Pericopal Theology -- By: Abraham Kuruvilla

Journal: Bibliotheca Sacra
Volume: BSAC 173:689 (Jan 2016)
Article: Pericopal Theology
Author: Abraham Kuruvilla

Pericopal Theology*

Abraham Kuruvilla

* This is the first article in the four-part series “A Vision for Preaching,” delivered as the W. H. Griffith Thomas Lectures at Dallas Theological Seminary, February 3-6, 2015.

Abraham Kuruvilla is Research Professor of Pastoral Ministries, Dallas Theological Seminary, Dallas, Texas.


The other day in a church I visited, I found a copy of a popular daily devotional that can often be seen in the foyers of many churches. Skimming through its pages in an idle moment, I spotted this devotional on Acts 28. Paul was shipwrecked in Malta. He joined everyone else in helping out and picked up sticks for a fire. So, the devotional recommended, we too should be willing to do menial jobs in churches. Always be willing to do even the lowliest job. Of course the writer of the devotional conveniently forgot about the viper that came out of the cord of wood and bit the hapless apostle.

I, being the clever guy that I am, could use that part of Acts 28 to recommend exactly the opposite: Never do menial tasks, because—who knows?—a poisonous snake may sink its fangs into you. And, needless to say, there are lots of these deadly species with two legs in churches. So, never ever engage in lowly jobs, for fear of venomous beasts lurking in the shadows.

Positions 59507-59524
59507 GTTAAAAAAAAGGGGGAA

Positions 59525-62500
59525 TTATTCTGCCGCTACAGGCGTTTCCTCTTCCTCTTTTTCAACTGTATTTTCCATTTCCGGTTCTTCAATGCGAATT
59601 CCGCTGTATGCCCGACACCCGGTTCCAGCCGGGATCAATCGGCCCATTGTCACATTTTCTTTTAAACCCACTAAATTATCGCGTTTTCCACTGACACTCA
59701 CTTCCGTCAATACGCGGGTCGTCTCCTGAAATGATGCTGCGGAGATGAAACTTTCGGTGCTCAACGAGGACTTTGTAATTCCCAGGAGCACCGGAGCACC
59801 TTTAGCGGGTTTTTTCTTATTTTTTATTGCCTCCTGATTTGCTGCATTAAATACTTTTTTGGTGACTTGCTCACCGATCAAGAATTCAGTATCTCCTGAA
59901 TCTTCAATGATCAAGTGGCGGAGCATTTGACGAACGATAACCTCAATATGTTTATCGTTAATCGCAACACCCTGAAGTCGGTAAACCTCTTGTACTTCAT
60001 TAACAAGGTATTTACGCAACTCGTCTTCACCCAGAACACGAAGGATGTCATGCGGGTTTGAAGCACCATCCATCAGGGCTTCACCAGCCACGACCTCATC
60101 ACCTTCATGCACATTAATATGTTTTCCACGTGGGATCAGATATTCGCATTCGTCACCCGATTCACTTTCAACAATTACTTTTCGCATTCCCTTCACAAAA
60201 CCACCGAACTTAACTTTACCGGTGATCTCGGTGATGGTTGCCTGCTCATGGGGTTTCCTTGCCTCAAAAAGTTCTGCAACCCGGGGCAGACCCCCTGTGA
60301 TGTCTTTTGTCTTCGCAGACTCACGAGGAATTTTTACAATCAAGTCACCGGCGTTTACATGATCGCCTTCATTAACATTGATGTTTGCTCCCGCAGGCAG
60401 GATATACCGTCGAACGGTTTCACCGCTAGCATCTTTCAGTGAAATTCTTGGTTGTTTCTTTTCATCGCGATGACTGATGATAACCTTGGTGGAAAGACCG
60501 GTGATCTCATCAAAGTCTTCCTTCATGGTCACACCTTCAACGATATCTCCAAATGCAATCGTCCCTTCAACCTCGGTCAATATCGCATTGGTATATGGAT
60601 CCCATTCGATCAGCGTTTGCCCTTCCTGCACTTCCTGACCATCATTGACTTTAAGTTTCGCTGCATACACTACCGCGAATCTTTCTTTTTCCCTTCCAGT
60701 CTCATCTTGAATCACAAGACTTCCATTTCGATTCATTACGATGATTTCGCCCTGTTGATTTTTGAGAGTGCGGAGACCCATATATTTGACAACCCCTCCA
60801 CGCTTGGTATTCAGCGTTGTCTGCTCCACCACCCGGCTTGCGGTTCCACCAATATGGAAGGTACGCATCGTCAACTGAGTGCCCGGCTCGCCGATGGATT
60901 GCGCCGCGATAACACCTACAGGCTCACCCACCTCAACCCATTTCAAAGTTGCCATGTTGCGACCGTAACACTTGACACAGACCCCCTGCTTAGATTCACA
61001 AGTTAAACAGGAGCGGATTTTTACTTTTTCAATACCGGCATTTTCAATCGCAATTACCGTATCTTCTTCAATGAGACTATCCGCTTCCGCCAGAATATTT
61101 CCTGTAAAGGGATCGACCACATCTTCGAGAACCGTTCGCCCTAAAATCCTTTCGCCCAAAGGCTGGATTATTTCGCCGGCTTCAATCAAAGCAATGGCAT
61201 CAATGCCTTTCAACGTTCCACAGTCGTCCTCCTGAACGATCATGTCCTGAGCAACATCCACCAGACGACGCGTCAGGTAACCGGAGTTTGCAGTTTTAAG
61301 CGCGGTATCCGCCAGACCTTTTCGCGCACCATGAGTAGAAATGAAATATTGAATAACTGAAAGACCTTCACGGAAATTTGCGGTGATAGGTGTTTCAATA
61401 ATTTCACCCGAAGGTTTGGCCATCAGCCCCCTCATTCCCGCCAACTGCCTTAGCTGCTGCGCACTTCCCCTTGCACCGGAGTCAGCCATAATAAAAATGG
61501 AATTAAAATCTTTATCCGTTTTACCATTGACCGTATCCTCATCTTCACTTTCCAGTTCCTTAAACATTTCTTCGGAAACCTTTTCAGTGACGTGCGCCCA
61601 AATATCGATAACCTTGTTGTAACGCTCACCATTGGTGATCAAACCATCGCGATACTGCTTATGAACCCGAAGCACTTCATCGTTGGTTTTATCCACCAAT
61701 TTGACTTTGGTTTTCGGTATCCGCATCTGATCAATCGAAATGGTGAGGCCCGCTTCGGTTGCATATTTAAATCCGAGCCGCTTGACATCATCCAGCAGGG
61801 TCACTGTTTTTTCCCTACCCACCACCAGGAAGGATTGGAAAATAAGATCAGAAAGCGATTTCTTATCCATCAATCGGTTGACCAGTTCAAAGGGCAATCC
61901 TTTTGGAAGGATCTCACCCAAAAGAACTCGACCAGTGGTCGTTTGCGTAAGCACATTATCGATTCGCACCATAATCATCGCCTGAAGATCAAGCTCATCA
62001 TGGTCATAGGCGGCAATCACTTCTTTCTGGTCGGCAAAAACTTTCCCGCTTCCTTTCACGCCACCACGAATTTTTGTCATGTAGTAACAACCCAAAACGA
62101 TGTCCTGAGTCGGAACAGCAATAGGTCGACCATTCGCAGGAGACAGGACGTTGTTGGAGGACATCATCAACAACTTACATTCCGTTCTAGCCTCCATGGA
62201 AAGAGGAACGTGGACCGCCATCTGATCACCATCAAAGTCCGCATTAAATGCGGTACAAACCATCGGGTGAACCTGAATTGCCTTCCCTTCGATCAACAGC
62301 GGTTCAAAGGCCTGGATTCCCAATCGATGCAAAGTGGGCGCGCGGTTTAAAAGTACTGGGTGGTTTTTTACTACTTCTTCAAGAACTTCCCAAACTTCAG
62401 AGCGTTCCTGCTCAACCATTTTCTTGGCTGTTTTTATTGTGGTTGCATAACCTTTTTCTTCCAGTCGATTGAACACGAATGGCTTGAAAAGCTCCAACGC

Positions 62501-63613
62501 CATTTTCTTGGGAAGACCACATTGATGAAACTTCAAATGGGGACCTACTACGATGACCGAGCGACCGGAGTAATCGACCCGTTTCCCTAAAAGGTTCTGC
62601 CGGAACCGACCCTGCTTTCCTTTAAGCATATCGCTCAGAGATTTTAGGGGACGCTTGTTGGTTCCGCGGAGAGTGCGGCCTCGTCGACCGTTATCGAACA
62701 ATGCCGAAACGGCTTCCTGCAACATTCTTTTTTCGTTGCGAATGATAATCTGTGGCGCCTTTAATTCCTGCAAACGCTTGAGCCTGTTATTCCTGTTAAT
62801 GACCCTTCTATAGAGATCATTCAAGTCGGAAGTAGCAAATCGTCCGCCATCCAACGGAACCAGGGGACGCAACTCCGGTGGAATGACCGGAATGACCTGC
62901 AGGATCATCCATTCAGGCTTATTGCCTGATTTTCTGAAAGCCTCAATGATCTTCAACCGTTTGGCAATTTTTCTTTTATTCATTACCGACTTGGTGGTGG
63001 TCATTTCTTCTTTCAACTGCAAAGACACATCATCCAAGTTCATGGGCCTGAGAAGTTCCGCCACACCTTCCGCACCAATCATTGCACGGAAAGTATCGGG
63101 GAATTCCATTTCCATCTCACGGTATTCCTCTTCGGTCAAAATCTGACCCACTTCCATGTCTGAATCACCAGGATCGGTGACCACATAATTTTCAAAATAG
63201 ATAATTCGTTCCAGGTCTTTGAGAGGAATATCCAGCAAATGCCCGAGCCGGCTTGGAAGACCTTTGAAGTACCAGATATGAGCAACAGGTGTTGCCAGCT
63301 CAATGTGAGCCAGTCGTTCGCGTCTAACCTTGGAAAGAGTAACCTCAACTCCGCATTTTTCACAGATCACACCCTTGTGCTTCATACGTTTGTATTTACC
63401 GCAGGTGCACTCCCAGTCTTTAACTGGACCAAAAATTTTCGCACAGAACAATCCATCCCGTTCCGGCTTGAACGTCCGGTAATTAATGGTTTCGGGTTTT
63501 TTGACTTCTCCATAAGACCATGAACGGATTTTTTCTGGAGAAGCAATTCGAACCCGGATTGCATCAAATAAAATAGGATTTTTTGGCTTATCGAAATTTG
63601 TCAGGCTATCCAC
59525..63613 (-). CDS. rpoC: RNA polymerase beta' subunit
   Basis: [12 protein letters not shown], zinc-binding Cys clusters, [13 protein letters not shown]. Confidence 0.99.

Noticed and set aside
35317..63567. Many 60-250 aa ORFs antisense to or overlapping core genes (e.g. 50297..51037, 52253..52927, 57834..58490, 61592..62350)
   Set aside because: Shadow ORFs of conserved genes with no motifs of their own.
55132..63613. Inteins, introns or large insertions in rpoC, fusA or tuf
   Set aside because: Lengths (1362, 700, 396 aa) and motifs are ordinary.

How do we go about the task of finding valid application for an ancient text? Throughout the two millennia of the church age, this has been the gaping hole in every theory of preaching. A robust hermeneutic for making this move from text to audience has been lacking. It has remained somewhat of a black box in the history of the church. David Buttrick once said,

Many books have been written on “biblical preaching”; specifically on how preachers can move step by step from the Bible passage to a

sermon. . . . But in all such books there seems to be a gap. There’s something left out in between. The crucial moment between exegesis and homiletical vision is not described. The shift between the study of a text and the conception of a sermon—perhaps it occurs in a flash of imagination—is never discussed. So alert readers are left with the odd impression that we move from the Bible to a contemporary sermon by some inexplicable magic!1

I struggled with this in my seminary days and, thereafter, in my preaching ministry. It was with scrutiny of 2 Samuel 11-12 that I fir...

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